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‘A Christian’, says Lennox, ‘is not a person who has solved the problem of suffering but one who has come to love and trust the God
who has suffered for them.’ (p 52)
Where is God in a Coronavirus World?
by John C. Lennox (The Good Book Company, 2020).
John Lennox has written his latest book, Where Is God in a Coronavirus World? in response to the dramatic events that have unfolded since the beginning of the year. It’s a book written in anticipation of the question that always arises in times of crisis and uncertainty: Where is God in all of this?
Such is the power of the question that it will be, inevitably, asked by believers and non-believers alike. For this reason, the book responds to the current crisis by combining an edifying devotional for believers and a thought-provoking apologetic for non-believers.
Lennox begins by acknowledging the vulnerability that the coronavirus has caused many people to feel. It’s a vulnerability unique to this situation because of the rate at which the virus has been able to spread. It’s this vulnerability that has provoked many people to ask the book’s central question: Where is God?
The book then posits that the ultimate antidote to existential vulnerability is hope. This hope is only forthcoming when we reckon with the deep questions raised in times of crisis. Given that hope is derived from the worldview that each of us holds, Lennox takes time to present the Christian worldview. He contrasts it with other worldviews. He asserts it’s the source of that hope.
Of atheism – a worldview that many people adopt in the face of pain and suffering – Lennox says that it’s incapable of properly reckoning with the deep questions of pain and suffering because it ultimately undermines all of the moral categories by which we deem pain and suffering to be ‘evil’. While this section of the book can often feel tangential to the main point, it provides an effective platform for Lennox to provide his most helpful and profound points.
Ultimately, Lennox wants to move his readers from asking the question in the book’s title to asking a different question. ‘If we accept—as we must—that we are in a universe that presents us with a picture of both biological beauty and deadly pathogens, is that any evidence that there is a God whom we can trust with… our lives and futures?’ (p. 47) According to Lennox, the biblical worldview answer is Yes.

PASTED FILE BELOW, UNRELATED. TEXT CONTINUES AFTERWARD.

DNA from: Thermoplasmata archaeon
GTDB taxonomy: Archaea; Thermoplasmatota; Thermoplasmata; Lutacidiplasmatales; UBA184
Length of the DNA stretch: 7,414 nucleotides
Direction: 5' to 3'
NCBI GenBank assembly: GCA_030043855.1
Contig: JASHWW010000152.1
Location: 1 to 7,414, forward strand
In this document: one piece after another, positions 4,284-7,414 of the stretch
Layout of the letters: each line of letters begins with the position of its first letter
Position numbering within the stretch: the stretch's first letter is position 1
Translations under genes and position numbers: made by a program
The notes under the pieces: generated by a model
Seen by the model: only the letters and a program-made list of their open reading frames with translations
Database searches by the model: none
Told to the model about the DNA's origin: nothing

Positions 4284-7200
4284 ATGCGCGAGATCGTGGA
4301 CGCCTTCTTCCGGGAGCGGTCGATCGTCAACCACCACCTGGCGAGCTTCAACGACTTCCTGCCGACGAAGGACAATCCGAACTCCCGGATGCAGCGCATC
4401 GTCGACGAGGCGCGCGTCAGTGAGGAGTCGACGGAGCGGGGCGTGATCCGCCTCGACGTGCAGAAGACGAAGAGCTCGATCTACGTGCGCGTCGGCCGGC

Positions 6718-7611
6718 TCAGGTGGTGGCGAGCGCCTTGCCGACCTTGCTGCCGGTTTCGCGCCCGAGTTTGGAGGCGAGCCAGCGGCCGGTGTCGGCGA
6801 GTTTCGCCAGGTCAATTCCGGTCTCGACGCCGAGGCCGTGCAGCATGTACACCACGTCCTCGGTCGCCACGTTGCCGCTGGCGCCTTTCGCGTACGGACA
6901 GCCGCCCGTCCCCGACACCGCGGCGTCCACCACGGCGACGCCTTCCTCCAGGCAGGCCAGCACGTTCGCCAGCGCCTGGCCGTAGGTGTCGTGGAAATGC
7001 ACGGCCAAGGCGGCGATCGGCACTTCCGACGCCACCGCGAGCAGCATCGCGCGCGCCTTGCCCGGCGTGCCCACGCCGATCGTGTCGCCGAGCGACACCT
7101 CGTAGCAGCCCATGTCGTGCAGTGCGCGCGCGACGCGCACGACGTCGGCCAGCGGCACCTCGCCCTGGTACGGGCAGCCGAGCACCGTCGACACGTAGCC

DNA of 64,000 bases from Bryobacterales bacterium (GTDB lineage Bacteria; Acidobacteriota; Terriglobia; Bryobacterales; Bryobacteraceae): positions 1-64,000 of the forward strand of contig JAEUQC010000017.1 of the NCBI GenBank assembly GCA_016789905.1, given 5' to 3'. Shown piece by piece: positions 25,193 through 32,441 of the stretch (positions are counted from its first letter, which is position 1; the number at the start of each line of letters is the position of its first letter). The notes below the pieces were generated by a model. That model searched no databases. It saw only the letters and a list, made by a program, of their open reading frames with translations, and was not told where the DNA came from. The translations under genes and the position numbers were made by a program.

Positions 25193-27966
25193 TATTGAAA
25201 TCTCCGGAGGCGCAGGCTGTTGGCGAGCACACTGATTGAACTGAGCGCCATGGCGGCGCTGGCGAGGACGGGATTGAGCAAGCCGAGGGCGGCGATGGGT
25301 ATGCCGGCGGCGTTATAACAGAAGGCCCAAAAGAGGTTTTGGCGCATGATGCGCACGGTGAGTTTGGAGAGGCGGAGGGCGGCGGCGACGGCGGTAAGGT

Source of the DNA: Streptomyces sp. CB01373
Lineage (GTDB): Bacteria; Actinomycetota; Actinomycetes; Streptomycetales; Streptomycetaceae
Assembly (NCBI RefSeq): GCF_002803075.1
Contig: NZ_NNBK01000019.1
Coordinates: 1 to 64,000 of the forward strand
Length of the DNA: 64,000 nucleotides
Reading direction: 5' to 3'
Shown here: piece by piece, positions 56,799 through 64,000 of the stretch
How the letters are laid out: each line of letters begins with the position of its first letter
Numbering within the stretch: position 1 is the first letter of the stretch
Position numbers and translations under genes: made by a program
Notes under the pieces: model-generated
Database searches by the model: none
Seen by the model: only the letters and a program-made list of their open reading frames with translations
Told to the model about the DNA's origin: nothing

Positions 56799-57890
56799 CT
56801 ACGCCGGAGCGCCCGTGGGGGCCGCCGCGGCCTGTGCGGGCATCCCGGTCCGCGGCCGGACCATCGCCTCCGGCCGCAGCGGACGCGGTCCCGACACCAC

At the heart of the Christian message is the death of Jesus Christ on a cross just outside Jerusalem. The question at once arises: if he is God incarnate, what was he doing on a cross? It means that God has not remained distant from human pain and suffering but has himself experienced it. (p 48)
In the end, to ask ‘Where is God in a coronavirus world?’ is really to ask ‘Where is God if there is so much pain and suffering? ’ The Christian response, as Lennox suggests, is that God isn’t distant or absent in the midst of human suffering, but rather became human and endured suffering himself. So, where is God in a coronavirus world? Right in our midst, suffering with us in our moments of pain. ‘A Christian’, says Lennox, ‘is not a person who has solved the problem of suffering but one who has come to love and trust the God who has suffered for them.’ (p 52)
As Lennox notes in a postscript, this short book doesn’t answer all the questions that the current pandemic raises. But it remains helpful in providing a broader perspective not only to our current circumstances but also to the big questions that come to dominate our minds in times of pain and suffering.
In persuading his readers to ask a different question, Lennox has provided for believers and non-believers alike a window into the ultimate hope provided by Jesus, the incarnate God who suffered as we do. This Christian hope will help us weather the storms of uncertainty which we’re likely to face in coming months and beyond.
Christian Bargholz is an associate editor of InterSections and a member of the Eastside Church of Christ, Sydney.